They not only have a room, but the nice lady behind the counter takes one look at me and asks if we have eaten yet today and she will keep the kitchen open long enough for us to go stow our gear, walk the dog real quick and come on down for something hot to eat. It’s 10:30 on a weeknight. You don’t find this in the city, this is real America. People caring about someone other than themselves. Staying open a bit later because it is the nice thing to do.
That was the best greasy cheeseburger I had all trip. I was so thankful for the hospitality I even gave the kid a handful of quarters to go play Pac man in the game room.
Full bellies, dog walked and fed, alarms set for our next day’s adventure and off to the land of wynken, blynken, and nod. I fall asleep that night wondering what awaits us on Day 6.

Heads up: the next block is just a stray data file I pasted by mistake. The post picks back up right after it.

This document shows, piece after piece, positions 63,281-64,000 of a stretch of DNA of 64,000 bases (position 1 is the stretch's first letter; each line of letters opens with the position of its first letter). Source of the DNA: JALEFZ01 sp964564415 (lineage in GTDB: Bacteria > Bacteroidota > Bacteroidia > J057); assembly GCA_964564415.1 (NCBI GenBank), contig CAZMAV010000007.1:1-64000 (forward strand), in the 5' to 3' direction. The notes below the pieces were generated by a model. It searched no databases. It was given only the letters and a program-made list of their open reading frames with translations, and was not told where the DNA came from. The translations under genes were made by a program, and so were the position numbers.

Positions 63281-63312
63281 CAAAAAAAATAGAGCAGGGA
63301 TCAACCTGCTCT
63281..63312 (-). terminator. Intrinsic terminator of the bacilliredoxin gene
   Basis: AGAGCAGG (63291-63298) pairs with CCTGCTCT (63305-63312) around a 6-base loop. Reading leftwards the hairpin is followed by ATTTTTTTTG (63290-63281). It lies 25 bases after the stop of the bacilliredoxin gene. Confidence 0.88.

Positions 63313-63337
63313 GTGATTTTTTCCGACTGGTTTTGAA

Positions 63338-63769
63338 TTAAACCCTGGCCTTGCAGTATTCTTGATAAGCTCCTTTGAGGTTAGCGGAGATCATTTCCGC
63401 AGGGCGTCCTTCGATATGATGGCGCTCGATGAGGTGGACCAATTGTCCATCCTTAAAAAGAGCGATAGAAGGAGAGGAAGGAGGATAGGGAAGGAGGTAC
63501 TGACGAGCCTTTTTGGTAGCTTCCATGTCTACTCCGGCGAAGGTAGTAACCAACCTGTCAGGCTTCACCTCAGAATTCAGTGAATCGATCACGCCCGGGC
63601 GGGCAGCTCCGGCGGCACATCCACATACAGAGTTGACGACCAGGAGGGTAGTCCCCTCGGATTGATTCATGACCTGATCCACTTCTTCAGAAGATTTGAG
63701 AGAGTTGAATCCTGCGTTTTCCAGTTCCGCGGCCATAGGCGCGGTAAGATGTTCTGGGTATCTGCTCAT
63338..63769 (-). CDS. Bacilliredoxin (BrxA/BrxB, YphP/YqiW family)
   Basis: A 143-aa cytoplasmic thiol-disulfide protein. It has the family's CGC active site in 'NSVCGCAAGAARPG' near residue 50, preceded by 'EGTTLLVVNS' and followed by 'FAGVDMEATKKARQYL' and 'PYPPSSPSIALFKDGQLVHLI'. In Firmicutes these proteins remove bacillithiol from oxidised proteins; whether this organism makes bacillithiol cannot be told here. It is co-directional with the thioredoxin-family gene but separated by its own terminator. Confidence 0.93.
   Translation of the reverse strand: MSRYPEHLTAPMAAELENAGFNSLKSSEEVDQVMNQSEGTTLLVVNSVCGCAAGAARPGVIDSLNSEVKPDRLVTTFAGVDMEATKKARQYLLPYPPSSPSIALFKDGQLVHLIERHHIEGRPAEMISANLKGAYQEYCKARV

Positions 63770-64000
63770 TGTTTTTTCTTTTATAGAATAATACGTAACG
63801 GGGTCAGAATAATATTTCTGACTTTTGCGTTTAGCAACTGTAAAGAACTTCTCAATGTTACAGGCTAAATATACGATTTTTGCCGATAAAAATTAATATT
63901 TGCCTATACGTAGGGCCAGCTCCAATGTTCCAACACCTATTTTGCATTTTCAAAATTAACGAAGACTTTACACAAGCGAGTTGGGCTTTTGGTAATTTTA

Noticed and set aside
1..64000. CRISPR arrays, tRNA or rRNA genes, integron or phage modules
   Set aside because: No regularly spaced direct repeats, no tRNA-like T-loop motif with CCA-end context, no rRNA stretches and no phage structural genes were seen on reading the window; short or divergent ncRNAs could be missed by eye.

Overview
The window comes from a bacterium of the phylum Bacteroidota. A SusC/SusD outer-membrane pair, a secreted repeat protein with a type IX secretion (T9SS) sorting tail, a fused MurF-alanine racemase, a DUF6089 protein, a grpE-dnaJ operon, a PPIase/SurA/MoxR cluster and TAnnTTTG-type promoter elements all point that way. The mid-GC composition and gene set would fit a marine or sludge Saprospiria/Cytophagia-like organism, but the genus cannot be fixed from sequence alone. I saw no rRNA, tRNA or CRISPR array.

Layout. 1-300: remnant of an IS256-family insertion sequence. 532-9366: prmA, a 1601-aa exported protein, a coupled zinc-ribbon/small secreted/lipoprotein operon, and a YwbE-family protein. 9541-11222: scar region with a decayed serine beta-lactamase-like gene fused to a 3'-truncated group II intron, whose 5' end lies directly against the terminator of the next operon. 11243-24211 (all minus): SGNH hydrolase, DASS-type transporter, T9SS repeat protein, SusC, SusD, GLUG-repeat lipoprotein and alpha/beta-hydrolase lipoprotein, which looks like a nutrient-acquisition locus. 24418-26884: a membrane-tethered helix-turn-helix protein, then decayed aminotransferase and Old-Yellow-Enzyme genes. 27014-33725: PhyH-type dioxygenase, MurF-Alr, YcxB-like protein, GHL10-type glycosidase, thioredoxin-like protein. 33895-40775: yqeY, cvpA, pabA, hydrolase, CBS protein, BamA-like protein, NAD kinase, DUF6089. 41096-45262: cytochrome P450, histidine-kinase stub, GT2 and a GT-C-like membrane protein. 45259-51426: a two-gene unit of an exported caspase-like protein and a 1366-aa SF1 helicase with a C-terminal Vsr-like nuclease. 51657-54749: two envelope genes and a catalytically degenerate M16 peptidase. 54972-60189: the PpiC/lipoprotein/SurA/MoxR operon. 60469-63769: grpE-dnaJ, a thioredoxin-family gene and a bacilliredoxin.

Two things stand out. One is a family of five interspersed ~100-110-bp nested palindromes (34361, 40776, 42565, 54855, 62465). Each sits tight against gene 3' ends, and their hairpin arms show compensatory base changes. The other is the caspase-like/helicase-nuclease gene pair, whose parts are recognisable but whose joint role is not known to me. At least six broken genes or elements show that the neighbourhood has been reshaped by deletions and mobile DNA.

"Gimme back my filet-o-fish, gimme that fish, ooooh"
Yes, the kid picked today's wake up song too. Grabbing the dog's leash, I head out the door of the Bull Moose Saloon & Inn for her morning walk. Thankfully I had a camera on hand.
Waking up that day 40 miles south of Grand Teton National Park, I knew there were going to be sights to be had, but I had never imagined waking up to this.
Couldn't forget to take pictures of our middle of the night find of a motel. Notice the board, they must have known we were coming. How do you not stop here, discount beer, liquor, wine, food, lodging AND entertainment? I joke, but I am thankful for the kind woman behind the desk and her generosity that night.
Pictures taken, car packed, batteries purchased for the car alarm key fob that decided to stop working, tank full of gas and we are on the road. We are bound and determined to find a way out of Wyoming. It was nice, but two days in any state is my limit.
Sights from Afton, Wyoming. An arch in the center of town make of Elkhorns, and the local Ford dealership.